Police estimated 20,000 people amassed for Fake-Homecoming festivities this past weekend, inciting over 3,000 warnings and 130 notices.
During this historically riotous event, the situation became even more dramatic than in recent years. Building on 2017's FOCO, attendance and policing costs doubled, warnings tripled, charges spiked and hospitalizations increased as well.
In a press conference held today, the London Police Service said they can no longer handle the situation alone.
"Just because it is occurring in an off-campus neighbourhood does not absolve [Western] of responsibility from addressing this behaviour," said John Pare, London's chief of police.
In 2016, Western University moved its Homecoming date from September to October to try and quell the Broughdale party that had so far resisted their efforts. Western students continued partying on the original date for FOCO each year since. The past two FOCOs have bested themselves in size and severity; 2018's FOCO weekend, coinciding with the University Students' Council's Purple Fest, grew more than the last two years and spread itself across Broughdale Avenue, Huron Street and the Elgin Hall parking lot — the location of Purple Fest.
Overall, police issued 134 provincial offence notices to 132 people, as well as 3,146 warnings. This cost London police more than $100,000, nearly double last year, and included assistance from 30 York Regional Police officers while overall police presence tripled. The London Fire Department joined police this year, laying 30 Fire Code violations — for overcrowding and people partying on rooftops — and they anticipate to lay up to 300 pending further investigations.
The City of London issued six charges for violating noise by-laws, while also forcing Broughdale residents out of bed the morning after to make them remove litter from their lawns.
Fifty-two people were hospitalized for FOCO-related issues, including one man who sustained critical injuries after jumping off a roof — 15 more than last year's total.
Pare entertained that Western could punish students on its own to deter the partying, either by withholding grades from students, by preventing them advancing to their next year or by employing its Student Code of Conduct.
"I ask that the Western administration take steps to hold their students accountable for inappropriate behaviour that is impacting our entire community," he said.
In an emailed statement Tuesday night, Jennifer Massey, Western's associate vice-president student experience, said, "Western University is extremely disappointed in the actions and behaviour of those who attended the street party on Broughdale Avenue." Further, Massey highlighted the late-September party's illegality and reinforced Western's commitment to changing the culture around FOCO.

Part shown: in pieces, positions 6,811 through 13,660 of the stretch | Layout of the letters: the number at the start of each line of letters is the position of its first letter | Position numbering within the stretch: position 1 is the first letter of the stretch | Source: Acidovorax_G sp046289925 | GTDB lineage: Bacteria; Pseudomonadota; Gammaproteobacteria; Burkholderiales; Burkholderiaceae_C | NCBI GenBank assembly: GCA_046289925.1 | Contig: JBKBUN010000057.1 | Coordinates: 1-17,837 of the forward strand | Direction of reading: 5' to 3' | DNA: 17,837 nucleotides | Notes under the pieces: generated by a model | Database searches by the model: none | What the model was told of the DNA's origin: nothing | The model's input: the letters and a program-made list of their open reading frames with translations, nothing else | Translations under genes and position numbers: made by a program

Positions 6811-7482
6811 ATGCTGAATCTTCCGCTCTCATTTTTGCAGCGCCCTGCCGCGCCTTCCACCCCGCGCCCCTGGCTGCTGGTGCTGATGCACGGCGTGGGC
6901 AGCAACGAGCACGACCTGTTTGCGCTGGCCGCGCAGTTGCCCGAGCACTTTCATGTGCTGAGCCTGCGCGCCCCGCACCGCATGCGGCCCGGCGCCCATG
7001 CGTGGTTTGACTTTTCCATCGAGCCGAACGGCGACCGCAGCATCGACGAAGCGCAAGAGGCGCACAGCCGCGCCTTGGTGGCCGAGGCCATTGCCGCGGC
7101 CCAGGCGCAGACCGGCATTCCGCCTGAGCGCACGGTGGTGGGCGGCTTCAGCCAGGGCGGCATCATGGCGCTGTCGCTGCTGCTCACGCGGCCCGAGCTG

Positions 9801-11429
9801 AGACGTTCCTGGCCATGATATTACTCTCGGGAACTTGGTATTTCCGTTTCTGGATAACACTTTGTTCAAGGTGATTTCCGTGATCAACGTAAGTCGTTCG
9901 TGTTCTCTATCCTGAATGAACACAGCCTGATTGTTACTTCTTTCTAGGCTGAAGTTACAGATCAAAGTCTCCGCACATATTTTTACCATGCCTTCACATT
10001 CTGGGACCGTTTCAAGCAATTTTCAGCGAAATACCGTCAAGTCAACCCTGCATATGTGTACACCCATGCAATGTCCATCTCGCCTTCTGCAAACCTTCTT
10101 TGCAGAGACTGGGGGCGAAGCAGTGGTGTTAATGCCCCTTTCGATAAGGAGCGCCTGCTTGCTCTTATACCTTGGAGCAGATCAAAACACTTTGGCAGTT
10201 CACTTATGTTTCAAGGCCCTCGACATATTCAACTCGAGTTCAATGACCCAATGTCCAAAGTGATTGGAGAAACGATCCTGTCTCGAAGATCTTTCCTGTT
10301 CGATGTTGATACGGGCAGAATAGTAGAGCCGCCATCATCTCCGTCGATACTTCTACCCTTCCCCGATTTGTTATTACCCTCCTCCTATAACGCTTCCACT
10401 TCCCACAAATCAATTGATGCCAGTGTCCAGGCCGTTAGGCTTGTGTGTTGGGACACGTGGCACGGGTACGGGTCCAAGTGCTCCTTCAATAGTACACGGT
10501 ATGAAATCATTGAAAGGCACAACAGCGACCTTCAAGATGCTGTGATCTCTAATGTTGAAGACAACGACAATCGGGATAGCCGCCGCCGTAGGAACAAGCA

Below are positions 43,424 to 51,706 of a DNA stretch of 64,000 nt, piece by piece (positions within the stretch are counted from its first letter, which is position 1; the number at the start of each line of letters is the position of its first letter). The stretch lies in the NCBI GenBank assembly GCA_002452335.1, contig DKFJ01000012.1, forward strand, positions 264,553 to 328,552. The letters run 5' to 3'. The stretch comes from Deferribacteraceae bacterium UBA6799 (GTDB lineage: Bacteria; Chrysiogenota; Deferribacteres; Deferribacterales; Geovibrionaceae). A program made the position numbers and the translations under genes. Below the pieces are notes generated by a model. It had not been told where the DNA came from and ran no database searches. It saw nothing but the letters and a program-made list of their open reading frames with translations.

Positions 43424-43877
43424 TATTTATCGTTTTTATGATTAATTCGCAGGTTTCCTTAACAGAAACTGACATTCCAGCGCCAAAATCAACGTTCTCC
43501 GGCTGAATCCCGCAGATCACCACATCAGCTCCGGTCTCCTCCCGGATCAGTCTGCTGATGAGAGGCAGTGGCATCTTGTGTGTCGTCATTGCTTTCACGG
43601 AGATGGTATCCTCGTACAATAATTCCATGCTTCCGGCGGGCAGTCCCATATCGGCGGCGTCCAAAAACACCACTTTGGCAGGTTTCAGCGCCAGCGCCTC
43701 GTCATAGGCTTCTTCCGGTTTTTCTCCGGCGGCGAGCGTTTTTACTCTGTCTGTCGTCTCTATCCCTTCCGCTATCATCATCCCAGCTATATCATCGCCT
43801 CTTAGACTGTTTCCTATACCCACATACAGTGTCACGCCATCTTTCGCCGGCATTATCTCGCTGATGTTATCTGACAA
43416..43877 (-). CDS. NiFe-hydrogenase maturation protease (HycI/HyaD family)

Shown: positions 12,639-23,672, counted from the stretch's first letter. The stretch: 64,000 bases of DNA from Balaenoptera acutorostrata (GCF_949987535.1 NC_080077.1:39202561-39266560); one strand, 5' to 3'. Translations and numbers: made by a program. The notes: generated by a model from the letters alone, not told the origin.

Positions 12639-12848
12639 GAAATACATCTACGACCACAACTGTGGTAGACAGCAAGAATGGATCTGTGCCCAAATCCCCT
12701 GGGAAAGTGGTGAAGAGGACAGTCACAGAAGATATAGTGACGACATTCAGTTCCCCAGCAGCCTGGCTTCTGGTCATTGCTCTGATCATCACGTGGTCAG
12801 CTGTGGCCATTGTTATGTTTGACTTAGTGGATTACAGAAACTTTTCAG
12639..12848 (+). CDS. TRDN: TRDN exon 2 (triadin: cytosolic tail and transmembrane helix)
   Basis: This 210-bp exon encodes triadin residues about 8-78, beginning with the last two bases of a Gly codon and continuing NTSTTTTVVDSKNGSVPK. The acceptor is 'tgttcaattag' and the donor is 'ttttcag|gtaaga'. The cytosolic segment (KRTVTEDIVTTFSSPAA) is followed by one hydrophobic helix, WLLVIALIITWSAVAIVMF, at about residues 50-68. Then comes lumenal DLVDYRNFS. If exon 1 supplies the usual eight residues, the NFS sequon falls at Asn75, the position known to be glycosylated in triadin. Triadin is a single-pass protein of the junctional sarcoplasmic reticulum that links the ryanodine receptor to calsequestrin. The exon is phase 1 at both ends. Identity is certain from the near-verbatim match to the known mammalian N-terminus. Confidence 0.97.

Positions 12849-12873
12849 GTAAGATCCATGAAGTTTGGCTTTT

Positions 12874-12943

London police drone footage released today shows thousands of people crammed onto Broughdale Avenue on Saturday for FoCo. LPS says about 20,000 people were on Broughdale around 1 p.m. Video taken at 1:46 p.m. #ldnont @AM980News pic.twitter.com/FgExbBUHN1— Matt Trevithick (@M_Trevithick) October 2, 2018
By noon, 15,000 people were present, spiking to the 20,000 peak only an hour later, according to police estimates. This coincided with a police blockade on Broughdale near Audrey Avenue, placed in an attempt to make room for emergency vehicles. The blockade was raised around 10 a.m. and abandoned around noon. Despite the stronger police actions, the LPS said they shifted from enforcement to crowd management for officer and public safety, as partiers looking to get past the blockade flooded the streets and clamoured around the officers.
Though the LPS commended the USC for their efforts with Purple Fest, they said the event seemed to magnify the attendance, rather than mitigate it.
USC president Mitchell Pratt addressed the issue in a statement:
"We recognize that the numbers released this afternoon are high. I think it’s important to note that the estimated 20,000 attendees are not all Western students. We will engage with our partners and will represent student opinions at these discussions. We were pleased to see 11,000 students attend Purple Fest with only 1 ambulance call for a non-life threatening injury."
Police said they will continue to discuss strategies for further years in the coming months and will look to other police forces for guidance. Specifically, Pare said they would be in contact with Queen's University to asses the effectiveness of their new initiative that forces students to appear in court upon receiving a ticket during Homecoming.
"I continue to encourage students to step back and examine their actions this past Saturday and acknowledge the risk that they not only put themselves in but the entire community," he said. "As we saw, there is a total lack of respect for the community."
Update (9:13 p.m., October 2nd): the article was updated with comment from Western.